You probably have heard of or even tried wines from Asian countries like Japan, Thailand, Indonesia or India. But what about Taiwan? I recently came across Weightstone Vineyard Estate & Winery, based in Taichung, which has quite a touching story.

Weightstone Winery

Winemaking was introduced to Taiwan in the 1950s when the nation was under Japanese rule. The primary grape varieties were Black Queen and Golden Muscat, both heat-resistant hybrid varieties suitable for a subtropical climate, developed in Japan and the USA respectively. In the country’s prime, there were some 5,200 hectares of vineyard in Taiwan.

Weightsone’s story began in 2010 when Taiwan Agricultural Research Station developed a new grape variety called Musann Blanc, which caught the eye of Ben Yang. At that time, grape growers were switching crops to more lucrative fruits because the Taiwanese government had stopped subsidies to them in 1996. But Ben had the vision to make wine from this 100% Taiwanese variety using modern technology. He eventually found an ideal vineyard site of 4.6 hectares at 480 metres altitude, once the shoreline of an ancient lake, in Puli (埔里) in the south-east of Taichung. There were still stone fishing weights carved by aboriginal fishermen there – hence Ben named the winery Weightstone.

With the help of a team of consultants from Napa Valley, Puli vineyard was established and planted with Musann Blanc. Unfortunately, Ben passed away in 2012 before the first wine was bottled, and the responsibility of carrying out his mission fell to his daughter, Vivian Yang.

Educated in the USA, Vivian does not have a viticultural or winemaking background, but this also means she is burden free and can explore the options brought to her by the land and the grapes. She focuses on three grape varieties: Musann Blanc, Golden Muscat and Black Queen. All inherently have a low sugar level and high acidity, which means making fruity still wine is a challenge. Some wineries may have opted to produce fortified wine in this case, but in contrast, Vivian decided to make sparkling wine made in the traditional champagne method, thus turning the grapes’ seemingly negative low sugar and high acidity characteristics to her advantage.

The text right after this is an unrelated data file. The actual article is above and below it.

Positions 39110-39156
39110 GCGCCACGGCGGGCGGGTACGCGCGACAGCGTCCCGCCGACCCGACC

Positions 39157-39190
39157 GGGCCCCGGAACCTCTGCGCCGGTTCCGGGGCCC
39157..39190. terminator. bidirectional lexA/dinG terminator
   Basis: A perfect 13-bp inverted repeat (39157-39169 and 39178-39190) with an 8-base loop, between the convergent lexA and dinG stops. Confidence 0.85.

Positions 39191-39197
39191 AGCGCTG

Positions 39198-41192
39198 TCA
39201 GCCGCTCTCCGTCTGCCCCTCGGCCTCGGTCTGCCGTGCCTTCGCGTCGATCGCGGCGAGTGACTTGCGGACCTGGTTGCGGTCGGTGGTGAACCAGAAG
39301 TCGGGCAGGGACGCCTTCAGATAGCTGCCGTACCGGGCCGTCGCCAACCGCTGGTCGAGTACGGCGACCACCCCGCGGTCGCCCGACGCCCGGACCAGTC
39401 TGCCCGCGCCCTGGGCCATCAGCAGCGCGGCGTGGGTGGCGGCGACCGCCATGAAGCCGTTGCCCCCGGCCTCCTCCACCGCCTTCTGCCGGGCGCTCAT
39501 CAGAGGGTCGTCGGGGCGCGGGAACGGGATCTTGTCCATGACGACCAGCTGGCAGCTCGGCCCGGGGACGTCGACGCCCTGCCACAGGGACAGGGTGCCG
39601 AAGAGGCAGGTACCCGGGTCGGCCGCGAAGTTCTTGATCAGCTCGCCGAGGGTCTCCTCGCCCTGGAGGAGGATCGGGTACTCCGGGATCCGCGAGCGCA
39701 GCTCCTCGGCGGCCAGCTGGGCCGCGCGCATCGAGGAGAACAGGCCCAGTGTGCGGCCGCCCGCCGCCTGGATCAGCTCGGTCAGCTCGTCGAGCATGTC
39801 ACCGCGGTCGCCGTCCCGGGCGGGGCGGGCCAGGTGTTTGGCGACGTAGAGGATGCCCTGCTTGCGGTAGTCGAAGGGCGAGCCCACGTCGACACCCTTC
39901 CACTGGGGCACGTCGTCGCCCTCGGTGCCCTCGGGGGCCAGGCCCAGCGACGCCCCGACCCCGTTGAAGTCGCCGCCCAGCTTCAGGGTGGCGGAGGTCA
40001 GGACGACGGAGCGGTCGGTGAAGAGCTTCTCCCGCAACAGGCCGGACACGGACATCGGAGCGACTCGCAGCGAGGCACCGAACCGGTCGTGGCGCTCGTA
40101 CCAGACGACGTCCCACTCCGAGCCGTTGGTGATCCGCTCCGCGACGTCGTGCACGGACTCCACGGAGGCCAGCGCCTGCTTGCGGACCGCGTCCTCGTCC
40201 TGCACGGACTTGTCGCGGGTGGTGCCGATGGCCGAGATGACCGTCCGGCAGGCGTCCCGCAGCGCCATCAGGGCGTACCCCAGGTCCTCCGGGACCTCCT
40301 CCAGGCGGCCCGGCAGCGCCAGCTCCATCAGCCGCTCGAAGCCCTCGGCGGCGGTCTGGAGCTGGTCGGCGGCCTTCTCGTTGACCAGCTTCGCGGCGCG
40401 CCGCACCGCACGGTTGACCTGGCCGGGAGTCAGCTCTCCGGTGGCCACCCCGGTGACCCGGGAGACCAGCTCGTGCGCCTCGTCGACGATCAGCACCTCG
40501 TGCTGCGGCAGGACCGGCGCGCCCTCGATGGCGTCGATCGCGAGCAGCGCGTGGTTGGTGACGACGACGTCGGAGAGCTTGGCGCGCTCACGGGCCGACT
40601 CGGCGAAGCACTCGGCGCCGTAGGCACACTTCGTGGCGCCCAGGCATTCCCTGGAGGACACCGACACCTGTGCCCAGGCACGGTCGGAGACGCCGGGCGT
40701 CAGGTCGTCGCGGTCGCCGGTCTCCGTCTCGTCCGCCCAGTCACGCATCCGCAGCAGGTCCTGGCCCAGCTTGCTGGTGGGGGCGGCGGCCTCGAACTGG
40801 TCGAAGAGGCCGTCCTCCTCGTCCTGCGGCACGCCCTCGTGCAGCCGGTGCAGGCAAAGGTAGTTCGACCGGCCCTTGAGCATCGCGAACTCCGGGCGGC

Vivian’s hard work paid off. In 2014, the winery produced its first vintage with three wines: Blanc de Blancs (Golden Muscat and Musann Blanc blend) and Gris de Noirs Rosé (Black Queen and Musann Blanc) sparkling wines and Musann Blanc white wine. The wines were released in 2016 and won accolades from Taiwan’s fine-dining scene plus medals at international competitions. Weightstone was also voted as one of the most creative wineries in the world by World Finance in 2017.

Today, Weightstone has expanded to making some 10,000 bottles of seven wines from grapes sourced from four vineyards. But with only around 60 hectares of land under vines in the whole of Taiwan, winemaking there remains a niche industry.

Some wine lovers may view hybrid grapes as being inferior, but with careful vineyard management and suitable winemaking techniques, they also have the potential to turn into lovely wines. Winston Wong, the founder of SENS Wine Cellar and importer of Weightstone, said his customers love indigenous grape varieties because of their authenticity and uniqueness. Japanese and Thai wines are at the forefront, and Taiwanese wine can add to the diversity of Asian wines to enhance consumers’ wine and food-pairing experiences.

I had the chance to try Weightstone Blanc de Blancs, made with 66% Golden Muscat and 34% Musann Blanc in the traditional champagne method. The first whiff of lychee and stone fruits reminded me of aromatic Gewürtztraminer, but it has extra herbal notes. The bright acidity and relatively low alcohol content at 10.5% make its ideal to pair with Asian deep-fried dishes served with sweet chilli sauce. This wine is currently served at Mandarin Oriental, Hong Kong.

With only limited production, Weightstone wine is on allocation, and most bottles are reserved by top restaurants in Taiwan. SENS is its sole overseas distributor. If you, like me, are intrigued by Weightstone’s story and exotic wine, try to get ahold of a bottle and taste it for yourself. I admire the dedication of Vivian and can’t wait to visit Puli vineyard when we are free to travel again.

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A marketer turned winemaker, I make, promote, judge, write about and drink wine.

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